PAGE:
Chinese solar-panel maker Yingli Solar was little known even at home before the tournament but two weeks in its swirling sun logo has been seen by football fans around the planet.
“Chinese fans feel very excited when they see our ads on the pitch. When they see the ad with Chinese characters, they feel proud China is still participating in the tournament – just in a different way,” Yingli vice president Jason Liu told AFP from Johannesburg.
As the first Chinese company to sponsor a World Cup, Liu said Yingli wanted to send a clear message: “We are a world-class company.”
China’s global trading reach can be seen throughout the World Cup, even if it is not immediately apparent. The buzzing vuvuzela horns, stadium seats and even the footballs on the field were made in China.
But by building their brands at an event that marketing bosses say will be watched by half the world, Yingli and fellow World Cup advertiser Harbin Beer herald a new phase for Chinese firms, industry experts said.
Their exposure underlines progress in the country’s desire to shift from its reliance on being a mere factory for foreign names, to building up its own globally recognised brands.
Harnessing sports star power
Chinese firms are shrewdly harnessing sports star power for that transition, said Richard Young, managing director of Xinhua Sports and Entertainment Ltd, a media company in China unrelated to state-run Xinhua news agency.
Appliance maker Haier is a major NBA sponsor, sportswear makers Li Ning made history in recent years by signing Shaquille O’Neal to an endorsement deal and other firms have followed suit, he notes.
But Yingli’s debut as a World Cup sponsor marks a new level.
“It’s a big first move. Just being in the industry, you hear people say ‘wow, that’s a real coup’. It’s getting the company a lot of visibility,” Young said.
Young expects more companies to follow, “more Chinese companies that sell both internationally and domestically, sponsoring events themselves, because many of these companies are sitting on quite a bit of cash”.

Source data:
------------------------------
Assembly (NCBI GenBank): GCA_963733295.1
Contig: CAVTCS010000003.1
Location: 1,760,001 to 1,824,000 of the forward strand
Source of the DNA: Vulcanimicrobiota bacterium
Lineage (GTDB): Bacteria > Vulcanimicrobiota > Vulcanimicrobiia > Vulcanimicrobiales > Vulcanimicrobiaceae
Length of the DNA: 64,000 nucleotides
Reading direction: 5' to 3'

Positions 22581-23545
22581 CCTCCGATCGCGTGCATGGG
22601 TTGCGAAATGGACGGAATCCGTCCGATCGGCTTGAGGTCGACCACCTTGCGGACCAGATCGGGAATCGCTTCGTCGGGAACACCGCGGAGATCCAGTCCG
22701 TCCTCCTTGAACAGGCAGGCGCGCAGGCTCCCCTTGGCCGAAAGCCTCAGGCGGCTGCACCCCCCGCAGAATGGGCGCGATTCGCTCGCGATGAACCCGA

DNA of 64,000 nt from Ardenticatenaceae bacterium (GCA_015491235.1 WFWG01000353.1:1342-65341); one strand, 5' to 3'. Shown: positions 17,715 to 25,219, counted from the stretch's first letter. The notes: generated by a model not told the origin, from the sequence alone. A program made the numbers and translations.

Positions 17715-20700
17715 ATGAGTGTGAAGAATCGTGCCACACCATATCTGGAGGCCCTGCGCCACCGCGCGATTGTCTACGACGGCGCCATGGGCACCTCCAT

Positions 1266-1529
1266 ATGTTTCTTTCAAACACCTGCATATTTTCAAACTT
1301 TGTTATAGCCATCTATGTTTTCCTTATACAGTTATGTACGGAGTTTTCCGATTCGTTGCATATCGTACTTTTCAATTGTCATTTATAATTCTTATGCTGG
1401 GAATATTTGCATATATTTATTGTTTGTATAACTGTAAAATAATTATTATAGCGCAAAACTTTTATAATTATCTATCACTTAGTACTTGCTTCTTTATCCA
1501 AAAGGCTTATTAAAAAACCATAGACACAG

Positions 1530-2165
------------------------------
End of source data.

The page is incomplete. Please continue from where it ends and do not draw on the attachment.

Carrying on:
At the World Cup, the New York Stock Exchange-listed Yingli is advertising to utility companies and home-builders in its main markets – Germany, Italy, Spain and the United States, the company’s Liu said.
But it is also trying to raise awareness in potential markets such as China, the rest of Asia, Africa and South America, he added.
Everyone benefits, he said, when Yingli’s customers can pitch their company’s wares by in turn telling their clients: “This is a product by Yingli Solar and Yingli is a World Cup sponsor.”
Harbin Beer advertising
By contrast, sideline ads by northern China brewer Harbin Beer are aimed at China’s growing market of beer-lovers watching the World Cup back home, said Guo Yanhong, spokeswoman for Anheuser Busch Inbev China, which owns the company.
“In the case of Harbin Beer, we want to build it into a leading national brand in China. So all the marketing, theme advertisements and the branding initiatives target Chinese consumers,” Guo said.
Neither Yingli nor Anheuser Busch Inbev would say how much their sponsorship cost but they are among a group of brands that collectively paid an estimated 43.5 billion dollars for advertising rights.
Prestige at home
The impact for a Chinese brand in terms of prestige at home can be huge, said Seth Grossman, managing director for media consultants Carat China, whose clients include Adidas, Nokia, and Philips.
“It’s about the prestige. When Chinese customers are watching the matches on (state television), they see a brand like Harbin step alongside that pitch next to some of the world’s most iconic brands,” he said.